Diesel's great advantage is carrying more load with less strain on the engine due to higher torque generated. Small, lightweight diesels, such as those made for small trucks, have a much lower advantage simply because the torque is lower. When dealing with lighter loads, that advantage disappears. There is also an issue of kinetic energy, which is energy that builds up in rotating parts such as flywheels, which helps sustain the load. Another advantage is that the diesel will develop that power with less fuel. But that advantage is nullified by the much higher initial cost of the machine itself. The only real advantage is in the amount of fuel tank space savings since you can have smaller tanks with a diesel. Otherwise, few boaters run enough fuel through diesel engines for fuel savings to make up for the high cost.

By the time a boat reaches 16, 000 lbs. or around 36 feet, it is approaching the limit where a gas engine can power it efficiently. Not only is there the issue of weight, but the water resistance on a larger hull. Gas engines begin to build up too much internal heat and the strain begins to result in lower service life in larger boats.

Internal displacement is the best measure of an engine's ability to deliver power efficiently. The rule for service life is that the more power is squeezed from an engine block, the shorter it's life span. A ratio of 1:2 is about ideal for a marine engine, but at 80% to 90% at least yield reasonable service life. At 1:1 and above it should be considered a high performance engine with a very short service life indeed.

Speed / Weight: Other factors come into play, engine speed and weight. There is no escape from the fact that fast turning diesels have shorter life spans. Slow speed diesels can be longer lived precisely because they do turn much slower.

A pair of medium weight diesels can easily weigh 2,000 lbs. more than a pair of gas engines. In a 30' boat, an extra ton is going to result in a considerable speed loss because of that extra weight. In terms of speed, this gives a considerable edge to the gas engine. While everyone knows that gas power is faster, few people consider this point. The light weight diesel at least gains the advantage over the heavier counterpart in terms of speed potential, but looses out in the long run on longevity.

Diesel Advantage: If one is willing to travel at slower speeds, the one great advantage that diesel holds over its gas counterpart is lower fuel consumption, lower fuel cost and greater range. If fuel range is a consideration, then diesel wins hands down. Of course this is entirely dependent on how fast you want to travel, if you want to run at the same speeds as gas power is capable of, then even that advantage fades.

Yet many people make the mistake of thinking that because fuel costs are less, the overall operating cost is less. This is simply not true when you figure how much lower cost diesel fuel you have to burn to make up for the added cost of the engines themselves. The average boater running his boat at 150 hrs a year. will never see any advantage from lower fuel costs or consumption.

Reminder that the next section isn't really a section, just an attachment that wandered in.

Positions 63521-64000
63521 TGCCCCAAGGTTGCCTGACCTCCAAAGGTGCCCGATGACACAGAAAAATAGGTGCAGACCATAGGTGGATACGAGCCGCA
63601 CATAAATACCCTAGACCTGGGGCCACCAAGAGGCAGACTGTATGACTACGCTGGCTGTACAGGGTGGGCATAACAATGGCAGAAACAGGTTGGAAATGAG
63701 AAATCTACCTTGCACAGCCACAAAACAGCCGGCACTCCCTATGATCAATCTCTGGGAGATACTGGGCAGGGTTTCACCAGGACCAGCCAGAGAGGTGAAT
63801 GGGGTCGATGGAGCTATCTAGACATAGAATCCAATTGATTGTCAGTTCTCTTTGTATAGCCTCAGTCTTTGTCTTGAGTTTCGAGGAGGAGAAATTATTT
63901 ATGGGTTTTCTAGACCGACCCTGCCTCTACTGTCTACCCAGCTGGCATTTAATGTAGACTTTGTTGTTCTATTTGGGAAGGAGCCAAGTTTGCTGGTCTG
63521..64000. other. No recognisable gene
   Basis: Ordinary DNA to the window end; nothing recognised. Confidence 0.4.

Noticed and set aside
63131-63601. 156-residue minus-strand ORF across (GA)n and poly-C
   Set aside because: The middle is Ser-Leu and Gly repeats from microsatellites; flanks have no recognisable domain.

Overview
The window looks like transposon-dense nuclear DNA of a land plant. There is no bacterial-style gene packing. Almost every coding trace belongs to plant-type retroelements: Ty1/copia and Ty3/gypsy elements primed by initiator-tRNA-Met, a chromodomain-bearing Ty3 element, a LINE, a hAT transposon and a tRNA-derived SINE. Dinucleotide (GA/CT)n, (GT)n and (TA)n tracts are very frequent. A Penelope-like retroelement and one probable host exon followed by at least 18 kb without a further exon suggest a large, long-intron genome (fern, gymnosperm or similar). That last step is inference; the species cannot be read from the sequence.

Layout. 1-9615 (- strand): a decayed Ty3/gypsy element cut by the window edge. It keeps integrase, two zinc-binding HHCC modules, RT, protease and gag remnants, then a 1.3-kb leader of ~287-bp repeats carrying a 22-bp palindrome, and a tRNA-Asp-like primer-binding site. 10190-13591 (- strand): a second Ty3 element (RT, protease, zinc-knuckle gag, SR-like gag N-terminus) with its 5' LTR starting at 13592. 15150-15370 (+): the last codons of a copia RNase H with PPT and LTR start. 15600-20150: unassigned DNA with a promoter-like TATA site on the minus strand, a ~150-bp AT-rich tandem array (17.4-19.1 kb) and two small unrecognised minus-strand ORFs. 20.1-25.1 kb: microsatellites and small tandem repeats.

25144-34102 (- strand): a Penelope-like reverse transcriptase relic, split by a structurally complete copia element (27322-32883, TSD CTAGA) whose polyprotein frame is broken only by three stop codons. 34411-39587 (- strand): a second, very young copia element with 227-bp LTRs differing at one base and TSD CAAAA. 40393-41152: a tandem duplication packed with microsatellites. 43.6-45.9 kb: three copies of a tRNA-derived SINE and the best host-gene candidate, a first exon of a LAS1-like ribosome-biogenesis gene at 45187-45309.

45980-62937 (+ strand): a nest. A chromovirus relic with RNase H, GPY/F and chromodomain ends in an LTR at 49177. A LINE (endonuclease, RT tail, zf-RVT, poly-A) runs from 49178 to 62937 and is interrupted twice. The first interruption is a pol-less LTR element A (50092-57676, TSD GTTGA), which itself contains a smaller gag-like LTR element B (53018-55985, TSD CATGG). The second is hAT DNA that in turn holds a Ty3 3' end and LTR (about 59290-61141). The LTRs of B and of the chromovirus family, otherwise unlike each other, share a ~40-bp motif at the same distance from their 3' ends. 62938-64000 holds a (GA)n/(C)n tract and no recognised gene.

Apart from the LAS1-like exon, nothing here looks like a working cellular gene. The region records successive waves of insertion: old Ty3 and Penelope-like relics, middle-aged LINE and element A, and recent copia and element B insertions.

The argument for gas engines is that they're cheap, efficient, and far less costly to maintain. And they are certainly just as reliable as diesels, all things considered.
If you still want diesels in that 28 or 32 footer, just remember that you're paying a very substantial premium for them without much in the way of benefits.

And since we're talking about small boats, if maintenance costs are a concern to you, think twice about buying a boat with large engines crammed into small spaces. If its going to cause you pain to write a check for $1500 or $2000 for what should seem to be normal maintenance work, you had better consider whether a repairman has to dismantle part of the boat in order to change a water pump.

There's always a trade off for the boat that seemingly has everything, because the extra space was obtained at the expense of engine room or compartment space. When the engines are put in with a shoe horn, rest assured that every aspect of maintenance is going to cost you more, and sometimes a lot more. This is particularly true when considering a used boat. If the front and outboard sides of the engines can't be seen, yet alone reached, problems develop that aren't observed, and therefore not maintained or repaired. There's not much chance of discovering a serious problem and correcting it before serious damage is done. When surveyed, boats with tight engine compartments almost invariably are found to have more engine problems than boats with engines that can be reached on all sides. Its a small thing that usually adds up to big dollars. Small boats with big diesels are usually the worst offenders.

New EPA rules are going to have a major impact on diesel engines. The mandate to make them lighter, more fuel efficient and cleaner is going to translate into engines that are vastly less reliable. Why? Because they're going to start cutting out all that necessary extra cast iron, and in many areas start replacing it with cast aluminum. The marine engine industry tried cast aluminum once before back in the late 60's, it didn't work then and won't work now, never mind all the smoke they'll put out about "technological advances